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Saturday, May 5, 2012

Populus nigra 'Italica'

The Lombardy Poplar is a classic tree with its distinct narrow habit that you can see from miles away. It is very commonly seen in orchards as windbreaks and perhaps in its native region of Italy. Thankfully it is not used much anymore in residential areas, at least by friendly neighbors. This is a large, narrow, upright deciduous tree growing very fast to 50 - 60' x 10-15' wide. The tree is notorious for suckering and has very invasive roots.





Leaves are alternate, simple rhombic-ovate to triangular, 2-4", serrated margins with an accumulate tip. Dark green upper, lighter beneath. Like most poplars the petiole is oval in cross section, which causes the leaf to move slightly in the wind.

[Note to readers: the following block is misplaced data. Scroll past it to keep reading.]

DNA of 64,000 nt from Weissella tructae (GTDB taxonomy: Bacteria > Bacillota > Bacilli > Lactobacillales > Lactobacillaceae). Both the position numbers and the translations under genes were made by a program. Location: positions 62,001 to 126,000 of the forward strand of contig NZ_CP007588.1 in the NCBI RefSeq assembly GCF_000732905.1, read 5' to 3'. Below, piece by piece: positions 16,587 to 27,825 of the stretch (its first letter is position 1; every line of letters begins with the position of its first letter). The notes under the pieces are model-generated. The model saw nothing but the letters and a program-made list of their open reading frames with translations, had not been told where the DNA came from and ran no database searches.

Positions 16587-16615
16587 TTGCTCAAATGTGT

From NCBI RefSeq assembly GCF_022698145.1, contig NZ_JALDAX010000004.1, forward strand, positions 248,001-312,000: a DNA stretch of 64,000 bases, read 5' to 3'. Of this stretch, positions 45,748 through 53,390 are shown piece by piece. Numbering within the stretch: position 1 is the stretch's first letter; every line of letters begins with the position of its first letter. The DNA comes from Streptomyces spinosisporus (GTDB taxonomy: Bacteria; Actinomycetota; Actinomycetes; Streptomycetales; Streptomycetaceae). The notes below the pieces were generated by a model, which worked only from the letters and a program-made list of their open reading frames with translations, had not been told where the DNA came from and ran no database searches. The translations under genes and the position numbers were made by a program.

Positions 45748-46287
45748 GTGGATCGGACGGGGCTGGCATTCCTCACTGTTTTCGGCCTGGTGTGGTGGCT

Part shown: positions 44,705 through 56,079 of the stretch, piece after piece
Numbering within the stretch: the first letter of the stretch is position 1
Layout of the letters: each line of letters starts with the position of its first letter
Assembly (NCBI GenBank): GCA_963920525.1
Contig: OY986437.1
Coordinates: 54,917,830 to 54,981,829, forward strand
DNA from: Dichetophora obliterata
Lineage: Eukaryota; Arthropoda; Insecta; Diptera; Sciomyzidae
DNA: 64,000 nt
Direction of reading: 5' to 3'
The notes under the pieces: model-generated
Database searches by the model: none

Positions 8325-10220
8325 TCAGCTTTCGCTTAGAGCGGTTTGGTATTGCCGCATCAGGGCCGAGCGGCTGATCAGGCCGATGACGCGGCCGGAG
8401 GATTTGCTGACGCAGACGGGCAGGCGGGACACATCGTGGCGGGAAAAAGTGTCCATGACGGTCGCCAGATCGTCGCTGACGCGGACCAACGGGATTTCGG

Flowers are males only and do not produce the "cotton".

Stems are slender, light brown. Terminal bud long and pointed.



Bark is gray or dark gray and fissured.



Not planted much any more due to a canker disease (Cytospora canker)  that will kill the tree.


Misidentification: Other poplars maybe, look at the leaf, this one is very deltoid, but also look at the shape. There are some hybrid poplars that are narrow and grow really fast, but I dont think I have seen them here.

Location: Along highway 1 between the old drive-in movie theater (now the swap meet- sooner or later to be the new Sutter hospital building)

Santa Cruz: on the boarder of the Ross Store along Hiway 1

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